Singapore International, 19 Nov 04
Mr Lee Hsien Loong's first 100 days
as Singapore's Prime Minister
Mr Lee Hsien Loong completes his first 100 days as Singapore's Prime
Minister today. At his swearing-in on August 12th, he promised to
be a leader for all Singaporeans.
Several policy changes have been announced since he assumed the leadership
role. These include a five day work week for civil servants, and extended
maternity leave for working mothers. For more on this, Melanie Yip
spoke to Assistant Professor Suzaina Kadir from the Political Science
Department at the National University of Singapore.
Dr Kadir first touched on the Prime Minister's leadership style.
SK: I think for most of us, there hasn't been a mark shift in terms
of his style. I think he has continued with the kind of image that
he was before he became Prime Minister. If we look at it in terms
of a continuum, he appears as someone who is quite open, quite direct
and I think so far, fairly responsive. It is a bit of a difference
if we compare it with Senior Minister Goh Chok Tong. But that's because
I think his own style is to be fairly fair, but fairly open at the
Since being sworn in as Prime Minister on August 12, Mr Lee has undertaken
several overseas trips to neighboring nations like Malaysia, Indonesia
and Thailand. How would you see Singapore's foreign relations with
our neighbors taking shape, given the change of leadership in some
of these countries like Malaysia, and Indonesia?
SK: On this issue, I think it is where we've seen Prime Minister Lee
make a lot of effort, and I think that he should be commended for
putting in the the time for making these visits to the immediate ASEAN
neighbors. I think this is a good first step because I think it is
a whole series of issues that need resolution and the region as a
whole, although is stabilizing, especially when we compare it to the
period immediately after the Asian Financial Crisis, it is still not
what it was on par before. So I think that he has made this first
step, and does give off some positive signals. The point to note now
is what is going to be the reaction from the neighboring countries,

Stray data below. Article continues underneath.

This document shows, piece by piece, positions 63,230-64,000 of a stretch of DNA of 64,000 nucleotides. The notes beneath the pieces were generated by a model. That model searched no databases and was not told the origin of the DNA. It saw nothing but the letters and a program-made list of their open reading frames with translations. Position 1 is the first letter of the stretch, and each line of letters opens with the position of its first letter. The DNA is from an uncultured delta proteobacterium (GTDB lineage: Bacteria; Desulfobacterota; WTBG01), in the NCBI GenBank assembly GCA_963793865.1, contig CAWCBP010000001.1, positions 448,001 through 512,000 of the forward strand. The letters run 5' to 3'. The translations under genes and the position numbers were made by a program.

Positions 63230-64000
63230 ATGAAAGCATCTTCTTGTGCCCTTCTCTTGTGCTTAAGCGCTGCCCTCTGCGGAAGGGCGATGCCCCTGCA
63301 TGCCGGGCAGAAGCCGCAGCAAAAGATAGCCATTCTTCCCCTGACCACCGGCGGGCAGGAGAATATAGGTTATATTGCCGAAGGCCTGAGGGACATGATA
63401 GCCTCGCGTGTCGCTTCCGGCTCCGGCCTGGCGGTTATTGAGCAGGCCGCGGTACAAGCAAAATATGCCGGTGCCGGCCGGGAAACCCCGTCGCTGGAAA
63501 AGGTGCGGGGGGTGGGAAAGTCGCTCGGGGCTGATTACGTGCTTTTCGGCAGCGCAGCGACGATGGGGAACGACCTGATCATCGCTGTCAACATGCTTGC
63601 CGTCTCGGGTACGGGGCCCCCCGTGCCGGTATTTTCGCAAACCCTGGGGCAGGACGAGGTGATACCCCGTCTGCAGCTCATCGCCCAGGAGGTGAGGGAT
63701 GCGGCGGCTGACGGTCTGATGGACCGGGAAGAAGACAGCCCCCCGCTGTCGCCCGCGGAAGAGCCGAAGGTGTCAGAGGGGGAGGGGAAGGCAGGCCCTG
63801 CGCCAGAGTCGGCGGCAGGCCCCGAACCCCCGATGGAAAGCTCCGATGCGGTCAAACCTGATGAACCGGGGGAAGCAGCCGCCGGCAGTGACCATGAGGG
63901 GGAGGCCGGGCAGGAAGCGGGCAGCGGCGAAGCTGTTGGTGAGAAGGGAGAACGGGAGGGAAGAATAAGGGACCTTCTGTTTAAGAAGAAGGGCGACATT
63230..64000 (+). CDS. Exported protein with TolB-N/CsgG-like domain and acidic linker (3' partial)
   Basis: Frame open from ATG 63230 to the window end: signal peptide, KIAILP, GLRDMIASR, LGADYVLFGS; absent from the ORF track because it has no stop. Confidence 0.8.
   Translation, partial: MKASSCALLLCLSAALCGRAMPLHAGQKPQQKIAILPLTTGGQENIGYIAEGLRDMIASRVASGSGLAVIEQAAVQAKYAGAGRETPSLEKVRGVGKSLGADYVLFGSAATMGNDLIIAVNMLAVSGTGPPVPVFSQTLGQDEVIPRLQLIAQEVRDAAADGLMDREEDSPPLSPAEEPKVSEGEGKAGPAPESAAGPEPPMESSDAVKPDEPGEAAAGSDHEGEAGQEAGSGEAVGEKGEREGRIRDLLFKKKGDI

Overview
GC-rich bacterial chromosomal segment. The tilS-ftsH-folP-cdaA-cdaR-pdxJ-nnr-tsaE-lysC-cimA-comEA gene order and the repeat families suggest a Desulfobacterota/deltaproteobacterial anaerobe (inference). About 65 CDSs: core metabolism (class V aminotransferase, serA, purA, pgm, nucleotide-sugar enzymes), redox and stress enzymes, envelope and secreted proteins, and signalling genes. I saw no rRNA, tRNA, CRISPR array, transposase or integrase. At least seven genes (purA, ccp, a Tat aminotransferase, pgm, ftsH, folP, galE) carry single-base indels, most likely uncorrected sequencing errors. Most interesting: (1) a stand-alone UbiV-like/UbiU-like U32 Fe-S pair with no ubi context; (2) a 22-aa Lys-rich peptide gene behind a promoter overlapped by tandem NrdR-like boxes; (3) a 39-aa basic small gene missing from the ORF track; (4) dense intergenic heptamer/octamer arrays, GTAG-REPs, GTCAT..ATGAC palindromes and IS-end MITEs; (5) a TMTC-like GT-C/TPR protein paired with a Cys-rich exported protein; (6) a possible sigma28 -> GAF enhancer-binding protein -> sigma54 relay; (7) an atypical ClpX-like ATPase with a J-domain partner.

where they can presumably sit down and work out the number of issues
that need resolution.
On the home front, we have also seen the Singapore government led
by Prime Minister Lee spearhead several initiatives, including the
5-day work week, extended maternity leave for working mothers, and
even increased childcare subsidies. How will these measures promote
a more conducive work environment for civil servants, and Singaporeans
SK: Again, this is another aspect of Prime Minister Lee's initiatives
which I feel very positively about. I have certainly seen a lot of
support for the five-day work week, and I think that this, in fact,
is a very important break, in terms of attitude, in terms of the priorities
that the Singapore society will be facing in the next few years. So,
perhaps this gives us the space for a much more relaxed environment,
and maybe produce the kind of changes which the government sees necessary,
as in making the environment conducive for children and families etc.
And the issue that is being hotly debated at the moment is whether
Singapore should have a casino. With all the research reports on the
feasibility of opening a casino in Singapore, does it reflect a change
in the government's perspective on gambling and entertainment outlets?
SK: I do not necessarily see it as a sharp departure from the government's
position on issues pertaining to gambling. I think the government
still feels very concerned about the negative effects gambling may
have on families, and even on the Singapore society on the whole.
I think it is a reflection of the kind of needs and priorities the
government faces, in terms of the Singapore economy. And I think they
are trying to find this balance between these two perspectives. So
it is not like, for example, in choosing one particular position,
it represents the government coming to a stand that they are no longer
concerned about the negative impact.
In line with the need for political renewal within the next 10-15
years, we see younger Ministers taking on more important commitments.
One of whom is Dr Vivian Balakrishnan. Another trend we see is the
choice of younger nominated Members of Parliament, like former beauty
queen, Eunice Olsen. What are your views on this?
SK: It is heartening to see the younger Ministers, or politicians
come up and say, and get a lot of air time. So they are being tested
out. But at the same time, instead of focusing and concentrating so
much on what appears to be young and hip may not necessarily be good
in the long run. Again, it is about finding the balance because you
do not want to marginalize the rest. You know, experience does speak
for itself, and although you want to test the young, the experience
of the older generation, and certain members of parliament have to
come in to balance the whole. Again, it is finding the balance and
moving from one end of the pendulum to the other isn't ultimately
Assistant Professor Suzaina Kadir (SK), from the National University
of Singapore. She was speaking with Melanie Yip.